SAN DIEGO — The head of the Marine Corps says it’s time the U.S. military branch known for its fierce, young warriors becomes a little more mature.
The Marine Corps is considering offering bonuses and other perks to entice older, more experienced Marines to re-enlist as it builds up its cyber operations to defend the nation, especially against cyberattacks from Russia and China. About 62 percent of Marines are 25 years old or younger with many serving only four years.
The Marines announced a new military occupational service dedicated to operating in the cyberwarfare domain.
The move marks a historical change that could transform a force made up primarily of high school graduates lured by the bravado and physical challenges of joining a branch that prides itself on being the “tip of the spear,” the first to go into battle and knock in doors. It’s part of the Marine Corps’ modernizing efforts after 16 years of largely low-tech, counterinsurgency fights.
“It’s going to be a Marine Corps that’s a little bit older, a little more experienced because as much as we love our young Marines ... we need a little bit older because it takes longer to learn these skills,” Gen. Robert Neller told defense leaders at a San Diego conference. “And so we’re an organization looking at the whole way we do business, and it’s going to change our culture.”
Marine Corps officials are quick to emphasize the core recruiting mission will remain the same for the branch that boasts having the toughest warriors in the U.S. military.
But getting more Marines to re-enlist could inadvertently ease pressure on recruiters. Less than 30 percent of the U.S. population is qualified physically, mentally and morally to serve, according to military leaders.
Being close to the fight isn’t just for grunts anymore.
A greater number of older Marines could also help lessen behavior problems like excessive drinking that can be more prevalent among junior Marines.
“By older Marines, we’re not talking guys with walkers but rather second- and third-tour enlisted Marines,” said Gary Solis, a military expert at Georgetown University who served 26 years in the Marine Corps. “They may be only a few years older than the 18- and 19-year-old Marines, but those three or four years difference could make a hell of a difference as far as maturity when it comes to their outlook and unit cohesion.”
The commandant said it also ensures the military gets a return on the money and time it spends training troops in cyber operations, something that could take three or more years.
The 2018 defense budget earmarked money for the Marine Corps to add 1,000 Marines, many of whom will work in cyber and electronic warfare.
Tampering with networks that control the operations of air defense, for example, could be as or more lethal than firepower in the future. Extremists have also been able to use mobile technology and social media to recruit members and raise money to become a real threat.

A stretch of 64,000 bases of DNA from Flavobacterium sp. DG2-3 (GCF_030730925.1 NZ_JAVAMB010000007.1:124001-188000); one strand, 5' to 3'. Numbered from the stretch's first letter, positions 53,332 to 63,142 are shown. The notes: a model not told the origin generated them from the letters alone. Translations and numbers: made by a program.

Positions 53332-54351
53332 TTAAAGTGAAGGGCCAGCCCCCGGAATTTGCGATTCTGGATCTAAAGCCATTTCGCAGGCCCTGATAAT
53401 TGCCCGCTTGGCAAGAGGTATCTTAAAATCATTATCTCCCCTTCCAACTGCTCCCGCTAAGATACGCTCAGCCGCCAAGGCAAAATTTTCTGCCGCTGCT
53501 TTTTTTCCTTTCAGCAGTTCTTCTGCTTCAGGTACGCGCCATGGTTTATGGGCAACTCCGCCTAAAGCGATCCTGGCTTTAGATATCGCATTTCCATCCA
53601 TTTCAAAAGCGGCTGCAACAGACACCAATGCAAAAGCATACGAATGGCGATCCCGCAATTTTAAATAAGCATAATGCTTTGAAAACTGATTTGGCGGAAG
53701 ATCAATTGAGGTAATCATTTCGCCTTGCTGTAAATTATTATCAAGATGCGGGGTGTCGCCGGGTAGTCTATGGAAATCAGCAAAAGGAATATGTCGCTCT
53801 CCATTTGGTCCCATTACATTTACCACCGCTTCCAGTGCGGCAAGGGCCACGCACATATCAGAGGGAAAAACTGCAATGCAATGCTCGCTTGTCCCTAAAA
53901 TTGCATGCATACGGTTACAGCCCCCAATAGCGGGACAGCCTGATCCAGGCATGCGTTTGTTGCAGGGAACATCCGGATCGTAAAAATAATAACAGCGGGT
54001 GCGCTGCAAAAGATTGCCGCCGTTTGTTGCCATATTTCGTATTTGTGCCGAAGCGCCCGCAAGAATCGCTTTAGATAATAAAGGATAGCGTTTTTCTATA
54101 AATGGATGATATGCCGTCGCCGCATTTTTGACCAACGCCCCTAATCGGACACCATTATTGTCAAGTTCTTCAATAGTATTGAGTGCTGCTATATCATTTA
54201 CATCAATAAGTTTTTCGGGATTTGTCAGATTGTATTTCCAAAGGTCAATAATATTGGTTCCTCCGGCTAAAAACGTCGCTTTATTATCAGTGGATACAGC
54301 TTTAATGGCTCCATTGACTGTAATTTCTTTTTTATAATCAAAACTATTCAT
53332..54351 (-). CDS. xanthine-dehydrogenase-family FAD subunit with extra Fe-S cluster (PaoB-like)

The Marine Corps is opening jobs this October in its new cyberspace occupational field. After the announcement of the field, Neller tweeted: “’Trigger fingers turn to Twitter fingers’? Not exactly, but this is the next step in professionalizing our cyber force, which will be critical to our success, now and in the future.”
The Marine Corps floated the idea of allowing people with cyber skills to bypass boot camp, but Neller opposed that, saying a Marine should be a Marine. Any applicant over the age of 28 will still be evaluated to ensure they exhibit the physical stamina to undergo the rigors of recruit training.
Though it will not be easy to compete against six-digit salaries in the private sector, the military plans to tout how its tech people are sent out in the field, offering the chance for high-adrenaline experiences beyond sitting in an office at a computer.
Marine recruits with high-demand technical skills who choose to enlist into cyber operations may be eligible for an enlistment bonus. The Marine Corps is also developing plans to recruit and retain cyberspace professionals in the Reserves, and in May unveiled new badges for enlisted troops and officers who work as drone operators.
David Coan, a 35-year-old chief warrant officer based at Camp Pendleton, north of San Diego, has applied to be a part of the new cyber force after serving 17 years in the Marine Corps. Many Marines retire after 21 years, but the combat veteran who served in Iraq and Afghanistan said now he’s found more reason to stay beyond that.
“There are a lot of Marines at my level who foster the hope of trying to move into these operations in this new realm,” he said, adding it’s exciting to be at the forefront of a new force and receive cyber training. “This is going to change the Marine Corps and the way it fights.”